Throughout her life, the leading public intellectual refused to behave like a pleasing secondary beingby Lisa Appignanesi / August 30, 2019 / Leave a comment
In 1997, Susan Sontag, arguably America’s leading public intellectual, answered some questions for a French literary magazine. Sontag, as ever forthright, said that she was partial to the independent, non-specialist intellectual who was committed to the importance of the life of the mind, who had “certain standards of probity and responsibility” and strengthened “scepticism about received opinion.” At the same time, she took aim at the mass media and “the ideology of so-called cultural democracy: the hatred of excellence, achievement as ‘elitist,’ exclusionary.”
When the interview was published, Sontag’s place as a provocative, sometimes jarring, writer had already been evident for over 30 years. From her very first essays for Partisan Review and the New York Review of Books—with Barbara Epstein and Robert Silvers, her great supporters, at the helm—Sontag’s verbal style and wit were evident. She could turn a declarative sentence like no one else, giving an irrepressible aphoristic drive to her thoughts.
Her groundbreaking 1964 essay “Notes on Camp,” collected two years later in Against Interpretation, set out to “snare a sensibility in words.” That work mapped the camp way of being that increasingly permeated the times: an emphasis on a certain aestheticism, a preference for the androgynous as well as exaggerated and, at least at first, an innocently transgressive air.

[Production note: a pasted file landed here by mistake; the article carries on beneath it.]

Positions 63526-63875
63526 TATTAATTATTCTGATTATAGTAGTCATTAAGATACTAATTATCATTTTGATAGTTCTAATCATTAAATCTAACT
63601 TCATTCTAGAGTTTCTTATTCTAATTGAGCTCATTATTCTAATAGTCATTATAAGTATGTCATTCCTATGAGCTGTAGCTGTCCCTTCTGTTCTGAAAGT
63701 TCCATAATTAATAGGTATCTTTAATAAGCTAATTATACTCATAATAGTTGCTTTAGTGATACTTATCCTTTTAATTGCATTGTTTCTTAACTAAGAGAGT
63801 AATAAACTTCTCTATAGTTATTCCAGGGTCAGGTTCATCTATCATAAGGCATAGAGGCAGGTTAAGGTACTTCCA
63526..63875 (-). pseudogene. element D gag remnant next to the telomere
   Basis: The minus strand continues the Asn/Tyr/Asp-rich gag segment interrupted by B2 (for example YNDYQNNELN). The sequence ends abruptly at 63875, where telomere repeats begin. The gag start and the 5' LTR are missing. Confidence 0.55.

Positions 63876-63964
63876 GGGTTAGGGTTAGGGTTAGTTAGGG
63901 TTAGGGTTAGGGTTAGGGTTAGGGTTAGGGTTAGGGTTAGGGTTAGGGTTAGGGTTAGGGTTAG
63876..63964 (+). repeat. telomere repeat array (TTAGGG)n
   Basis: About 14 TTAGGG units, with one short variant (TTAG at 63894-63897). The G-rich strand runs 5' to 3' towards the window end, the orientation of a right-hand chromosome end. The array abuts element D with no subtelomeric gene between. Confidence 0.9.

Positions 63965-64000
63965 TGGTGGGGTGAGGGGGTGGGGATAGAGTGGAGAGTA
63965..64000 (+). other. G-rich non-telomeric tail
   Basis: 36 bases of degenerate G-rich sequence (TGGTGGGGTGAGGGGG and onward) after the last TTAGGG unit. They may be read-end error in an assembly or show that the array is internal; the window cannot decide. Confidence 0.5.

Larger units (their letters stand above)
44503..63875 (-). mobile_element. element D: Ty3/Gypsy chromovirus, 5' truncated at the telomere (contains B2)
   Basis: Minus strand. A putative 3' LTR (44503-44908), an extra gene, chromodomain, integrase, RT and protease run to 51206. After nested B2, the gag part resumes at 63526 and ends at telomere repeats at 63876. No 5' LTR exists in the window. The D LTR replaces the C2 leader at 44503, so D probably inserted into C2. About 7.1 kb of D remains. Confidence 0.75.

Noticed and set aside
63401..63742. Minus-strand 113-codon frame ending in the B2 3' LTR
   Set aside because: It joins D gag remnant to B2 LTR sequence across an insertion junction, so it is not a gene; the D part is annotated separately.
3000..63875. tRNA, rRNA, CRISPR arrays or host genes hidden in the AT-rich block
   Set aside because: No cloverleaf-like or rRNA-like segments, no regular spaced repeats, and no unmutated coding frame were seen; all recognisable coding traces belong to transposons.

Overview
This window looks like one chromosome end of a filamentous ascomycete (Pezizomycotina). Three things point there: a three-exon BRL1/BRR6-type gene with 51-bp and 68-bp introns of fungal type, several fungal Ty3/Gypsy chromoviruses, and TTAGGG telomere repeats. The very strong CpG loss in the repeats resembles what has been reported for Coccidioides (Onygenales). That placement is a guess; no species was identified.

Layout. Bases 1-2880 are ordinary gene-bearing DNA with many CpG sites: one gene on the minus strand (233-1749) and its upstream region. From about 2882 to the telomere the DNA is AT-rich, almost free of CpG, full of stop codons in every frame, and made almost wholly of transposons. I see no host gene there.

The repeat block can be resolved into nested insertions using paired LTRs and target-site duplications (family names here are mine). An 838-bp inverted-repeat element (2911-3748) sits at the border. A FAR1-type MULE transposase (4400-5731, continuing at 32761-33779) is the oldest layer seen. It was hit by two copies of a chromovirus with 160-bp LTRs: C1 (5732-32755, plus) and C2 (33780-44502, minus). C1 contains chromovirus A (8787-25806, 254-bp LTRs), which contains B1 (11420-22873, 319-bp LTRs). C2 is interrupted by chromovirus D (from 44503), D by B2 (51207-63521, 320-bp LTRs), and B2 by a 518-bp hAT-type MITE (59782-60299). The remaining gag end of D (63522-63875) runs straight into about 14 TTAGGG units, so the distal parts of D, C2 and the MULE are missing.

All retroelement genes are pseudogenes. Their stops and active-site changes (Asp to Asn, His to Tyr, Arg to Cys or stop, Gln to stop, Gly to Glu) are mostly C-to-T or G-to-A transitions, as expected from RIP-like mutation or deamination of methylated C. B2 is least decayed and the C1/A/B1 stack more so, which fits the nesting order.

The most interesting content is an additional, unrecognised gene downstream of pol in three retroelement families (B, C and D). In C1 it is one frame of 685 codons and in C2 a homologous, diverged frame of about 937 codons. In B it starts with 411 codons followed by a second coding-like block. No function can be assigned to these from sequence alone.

On the essay’s opening page, Sontag declares: “To patronise the faculty of taste is to patronise oneself. For taste governs every free—as opposed to rote—human response. Nothing is more decisive. There is taste in people, visual taste, taste in emotion—and there is taste in acts, taste in morality. Intelligence, as well, is really a kind of taste: taste in ideas… Taste has no system and no proofs.”
Sontag’s own taste—her passion for heavyweight European writers and theorists—helped to shape a generation, perhaps even two. She had no trouble with the grand universalising tone adopted by male intellectuals. Thrusting aside any existing canon, she ranged high and low in a way unheard of at the time and set the trend for postmodern eclecticism. Her reference points stretched from Dostoyevsky to the Doors, from Simone Weil and Claude Lévi-Strauss to so-called happenings and film. In the title essay of Against Interpretation, she demands that the…